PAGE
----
Selling a property is never easy and when it comes to rural and regional homes, issues you’ve never heard of in suburbia will arise. Here’s our top tips for vendors selling farms, cattle stations and more.
What’s in the sale?
When it comes to a city apartment or house, it’s easy to find the answer to this question. Not so for a big rural property though! You’ll still need to think about your house, land, and outbuildings. But you’ll also need to consider any equipment, machinery, livestock, crops and water, with all these items needing to be listed in your contract.
Don’t forget timber values and wildlife quality as well. If you’re transferring water entitlements to the new owner, notices, statements and licences may need to be signed off and lodged. Allow sufficient time to obtain and lodge these details as well.
Depending on the area you live in, livestock being handed over to the buyer may need you to have a national vendor declaration in the contract or similar. For crops, you and the buyer will have to settle on who is entitled – and when – to this vegetation.
True value, smart marketing
Once you’ve decided what’s really on offer with your house, hunt out a savvy rural real estate, or stock and station agent well versed in such properties, and have them help you with understanding your property’s true worth. It’s helpful to explore and research comparable sales but these often don’t give you exactly the full frame of your property.
Once you have the accurate value in your hand, sit down with your agent and talk about marketing. For starters, it’s a good idea not to just rely on for sale signs, even if you’re in a larger regional town. Rural buyers often begin their hunt online, checking out the geography and whereabouts first, before zoning in on local real estate options.
So, ensure you have a great online presence as well as that for sale sign and a spot in the local media. And of course, always feature professional photos and good grammar.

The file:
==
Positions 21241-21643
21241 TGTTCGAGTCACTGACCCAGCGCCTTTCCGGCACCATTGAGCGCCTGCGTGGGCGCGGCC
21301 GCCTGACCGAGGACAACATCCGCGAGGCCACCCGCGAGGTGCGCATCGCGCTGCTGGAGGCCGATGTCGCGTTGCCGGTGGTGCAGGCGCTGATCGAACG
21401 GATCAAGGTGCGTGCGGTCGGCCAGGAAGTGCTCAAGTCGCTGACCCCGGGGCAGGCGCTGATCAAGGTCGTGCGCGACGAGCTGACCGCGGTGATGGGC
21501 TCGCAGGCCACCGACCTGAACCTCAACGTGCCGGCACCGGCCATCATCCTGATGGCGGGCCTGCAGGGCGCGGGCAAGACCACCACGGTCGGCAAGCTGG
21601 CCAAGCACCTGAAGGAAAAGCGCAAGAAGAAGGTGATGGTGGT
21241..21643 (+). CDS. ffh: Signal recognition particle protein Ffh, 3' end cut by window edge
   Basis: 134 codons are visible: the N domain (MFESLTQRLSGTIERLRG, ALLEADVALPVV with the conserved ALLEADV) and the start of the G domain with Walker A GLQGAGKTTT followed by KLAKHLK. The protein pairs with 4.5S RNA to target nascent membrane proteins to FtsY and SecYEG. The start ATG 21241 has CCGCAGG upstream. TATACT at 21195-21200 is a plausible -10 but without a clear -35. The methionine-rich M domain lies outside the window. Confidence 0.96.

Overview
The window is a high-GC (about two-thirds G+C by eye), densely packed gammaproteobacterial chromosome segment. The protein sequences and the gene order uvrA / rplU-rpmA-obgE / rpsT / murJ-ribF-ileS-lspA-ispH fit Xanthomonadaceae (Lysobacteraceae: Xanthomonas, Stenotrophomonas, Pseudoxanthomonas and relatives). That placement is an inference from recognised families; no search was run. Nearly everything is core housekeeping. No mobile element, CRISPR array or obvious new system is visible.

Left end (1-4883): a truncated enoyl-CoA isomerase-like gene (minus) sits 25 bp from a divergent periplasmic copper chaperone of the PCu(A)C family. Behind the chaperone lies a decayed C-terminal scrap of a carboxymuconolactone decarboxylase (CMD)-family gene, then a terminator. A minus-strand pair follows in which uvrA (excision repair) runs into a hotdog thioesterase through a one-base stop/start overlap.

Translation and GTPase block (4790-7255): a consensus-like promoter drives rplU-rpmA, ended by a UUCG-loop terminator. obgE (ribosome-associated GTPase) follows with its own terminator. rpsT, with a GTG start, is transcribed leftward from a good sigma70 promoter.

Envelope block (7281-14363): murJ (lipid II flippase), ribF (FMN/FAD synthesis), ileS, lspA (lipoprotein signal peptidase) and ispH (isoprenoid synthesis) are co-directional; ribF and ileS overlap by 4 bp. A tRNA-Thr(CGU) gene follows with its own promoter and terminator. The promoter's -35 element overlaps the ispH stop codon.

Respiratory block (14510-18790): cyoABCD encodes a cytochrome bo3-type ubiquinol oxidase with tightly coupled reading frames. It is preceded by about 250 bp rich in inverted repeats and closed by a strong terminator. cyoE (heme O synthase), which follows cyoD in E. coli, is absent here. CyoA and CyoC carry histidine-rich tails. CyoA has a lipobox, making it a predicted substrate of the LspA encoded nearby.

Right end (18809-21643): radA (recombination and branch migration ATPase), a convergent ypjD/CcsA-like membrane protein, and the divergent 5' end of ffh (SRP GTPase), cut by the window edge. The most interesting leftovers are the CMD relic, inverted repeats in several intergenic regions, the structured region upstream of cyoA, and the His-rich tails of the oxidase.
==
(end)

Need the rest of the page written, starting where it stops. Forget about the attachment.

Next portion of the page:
Access and retrieval
Depending on what you and the buyer are entitled to, it’s crucial to have right of access well organised and planned as either you or the buyer may need access to the property before and after settlement. For example, you may want to wait until after settlement to muster your livestock and move them on.
The same goes for clearing sales and storage. On the other hand, your buyer may want entry before settlement for their own livestock, to look after a crop they’re entitled to, or to plant another crop. All these points should be included in the contract along with access provisions, obligations and liabilities.
Patience and time
While you’re organising all of the above, do as you would with any house you’re selling: get cleaning! From the front main entry to the outer paddocks, you want the gardens, façade, interior and verandas to sparkle and shine – or at least be neat and tidy, with every fence fixed, all lawns trimmed and no trash or rust anywhere. You may have to do a good clean several times however as rural sales can take a lot longer than city and suburban ones.
Remember to consider any environmental issues potentially affecting your property as well as details such as stock routes, road reserves and forestry areas. Then there’s potential disagreements which could occur between you, your neighbours, the government and other places so check for bore arrangements and agistment, share farming, land and water, and mining and energy agreements.